Technical illustration is a poorly understood field. After all, the vast majority of these illustrations go unnoticed in daily use. From industrial graphics to diagrams that show us how to assemble furniture, these illustrations are everywhere, but when it’s done its job well, we don’t even realize what went into it.
People working in the field of technical illustration create extremely accurate renderings of just about anything that requires precise interpretation. This includes machinery, scientific instruments, plants and animals, maps, and many other subjects.. The important part is to make sure that the drawing is as accurate and “readable” as possible – flights of fancy or artistic interpretation are not a good choice in this kind of illustration.
Traditionally, technical illustration has been done in black and white – usually pen and ink. However, modern illustration is just as likely to be generated using a computer program, and may involve complex 3-D image generation in addition to more conventional line drawings. Technical drawings in the modern world may also be presented in the form of an animation, as video, or combined with web design.
The method used will be the one that best serves the purpose of the technical illustration. For instance, industrial graphics are more frequently being represented in 3-D now, since that more readily shows the details that need to be understood. For devices with components that move, an animation might be required, while traditional line drawings are still the method of choice for assembly instructions and booklets.
Technical illustration has a few basic goals that are more important than anything else. The subject must be illustrated accurately, and the image needs to be produced in such a way that the result is visually appealing, yet clear and easy to understand. Technical illustrations that merely look good, rather than conveying information, are useless to the viewer and can actually cause mistakes later on.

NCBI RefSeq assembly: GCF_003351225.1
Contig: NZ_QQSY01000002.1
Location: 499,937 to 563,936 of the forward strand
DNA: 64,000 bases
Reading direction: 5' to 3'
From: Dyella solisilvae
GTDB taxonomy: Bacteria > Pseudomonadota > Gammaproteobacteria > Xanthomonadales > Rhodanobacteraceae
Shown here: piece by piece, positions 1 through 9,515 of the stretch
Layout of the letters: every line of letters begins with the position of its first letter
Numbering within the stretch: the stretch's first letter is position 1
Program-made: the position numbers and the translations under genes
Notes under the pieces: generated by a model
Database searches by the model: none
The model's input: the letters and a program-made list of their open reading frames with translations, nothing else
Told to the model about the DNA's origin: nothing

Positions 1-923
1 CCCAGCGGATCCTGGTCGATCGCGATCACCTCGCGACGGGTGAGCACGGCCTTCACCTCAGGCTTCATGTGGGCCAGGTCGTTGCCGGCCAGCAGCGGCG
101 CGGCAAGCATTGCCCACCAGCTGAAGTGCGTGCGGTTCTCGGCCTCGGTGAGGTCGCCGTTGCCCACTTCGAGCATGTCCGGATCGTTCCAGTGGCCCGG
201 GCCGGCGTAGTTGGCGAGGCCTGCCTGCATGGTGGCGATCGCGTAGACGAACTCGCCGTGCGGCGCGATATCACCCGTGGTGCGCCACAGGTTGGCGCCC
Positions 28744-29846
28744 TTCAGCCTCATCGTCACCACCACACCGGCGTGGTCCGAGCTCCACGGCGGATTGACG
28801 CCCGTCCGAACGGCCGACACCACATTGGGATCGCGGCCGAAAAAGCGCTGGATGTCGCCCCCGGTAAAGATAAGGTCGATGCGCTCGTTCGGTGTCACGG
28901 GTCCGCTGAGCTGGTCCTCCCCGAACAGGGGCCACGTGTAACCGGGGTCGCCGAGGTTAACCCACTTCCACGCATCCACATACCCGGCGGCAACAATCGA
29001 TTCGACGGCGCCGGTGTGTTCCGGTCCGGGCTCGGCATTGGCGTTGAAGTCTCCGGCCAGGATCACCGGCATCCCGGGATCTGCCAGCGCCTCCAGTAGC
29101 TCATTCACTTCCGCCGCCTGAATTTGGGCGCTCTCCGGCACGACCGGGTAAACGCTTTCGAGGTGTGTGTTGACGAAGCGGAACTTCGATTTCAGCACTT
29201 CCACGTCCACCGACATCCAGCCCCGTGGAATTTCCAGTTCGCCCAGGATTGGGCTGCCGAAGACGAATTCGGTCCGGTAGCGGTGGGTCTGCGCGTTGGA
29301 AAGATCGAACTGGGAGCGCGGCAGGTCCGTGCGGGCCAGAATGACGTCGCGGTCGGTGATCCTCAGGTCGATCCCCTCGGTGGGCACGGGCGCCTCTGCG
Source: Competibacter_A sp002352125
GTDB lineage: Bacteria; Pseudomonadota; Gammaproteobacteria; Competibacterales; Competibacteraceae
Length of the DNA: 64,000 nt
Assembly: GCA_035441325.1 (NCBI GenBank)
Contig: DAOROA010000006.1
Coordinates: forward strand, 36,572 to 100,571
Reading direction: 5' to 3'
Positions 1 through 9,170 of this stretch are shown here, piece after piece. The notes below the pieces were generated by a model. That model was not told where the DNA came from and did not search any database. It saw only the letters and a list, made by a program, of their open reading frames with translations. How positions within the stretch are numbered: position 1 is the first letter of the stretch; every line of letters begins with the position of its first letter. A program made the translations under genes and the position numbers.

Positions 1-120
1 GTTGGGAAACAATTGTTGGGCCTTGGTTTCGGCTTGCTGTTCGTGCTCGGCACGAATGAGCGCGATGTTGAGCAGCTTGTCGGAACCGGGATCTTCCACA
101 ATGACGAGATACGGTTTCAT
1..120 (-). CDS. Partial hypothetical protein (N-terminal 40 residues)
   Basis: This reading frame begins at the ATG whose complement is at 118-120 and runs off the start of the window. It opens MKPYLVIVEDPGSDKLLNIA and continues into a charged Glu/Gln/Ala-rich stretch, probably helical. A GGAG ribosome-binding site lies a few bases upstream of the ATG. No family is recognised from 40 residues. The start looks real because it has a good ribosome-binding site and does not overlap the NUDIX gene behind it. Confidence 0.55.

Every project presents its own unique problem, especially those with limited resources and references. However, a professional good at technical illustration can use industrial graphics to explain a topic that would be extremely difficult to convey using just words. Diagrams, 3-D visualizations, blown apart views and other illustrations can be a vital tool in getting the point across to the viewer, no matter what the subject at hand may be.
It’s extremely important for anyone working with industrial graphics or any other form of technical illustration to have a good grasp on detail, and be able to reproduce that detail as accurately as possible. Errors or inaccuracies will work against the goal of the illustration, and could end up being very expensive in the long run. Without accuracy, any illustration is a lot less useful.
For anyone working with diagrams, technical information, or complex devices, technical illustration is an important element in getting the point across. It may not be flashy or obvious, but without it, many things would be a lot more difficult to understand. Technical illustration isn’t terribly glamorous, but it’s extremely helpful and important to people in all kinds of industries – including yours.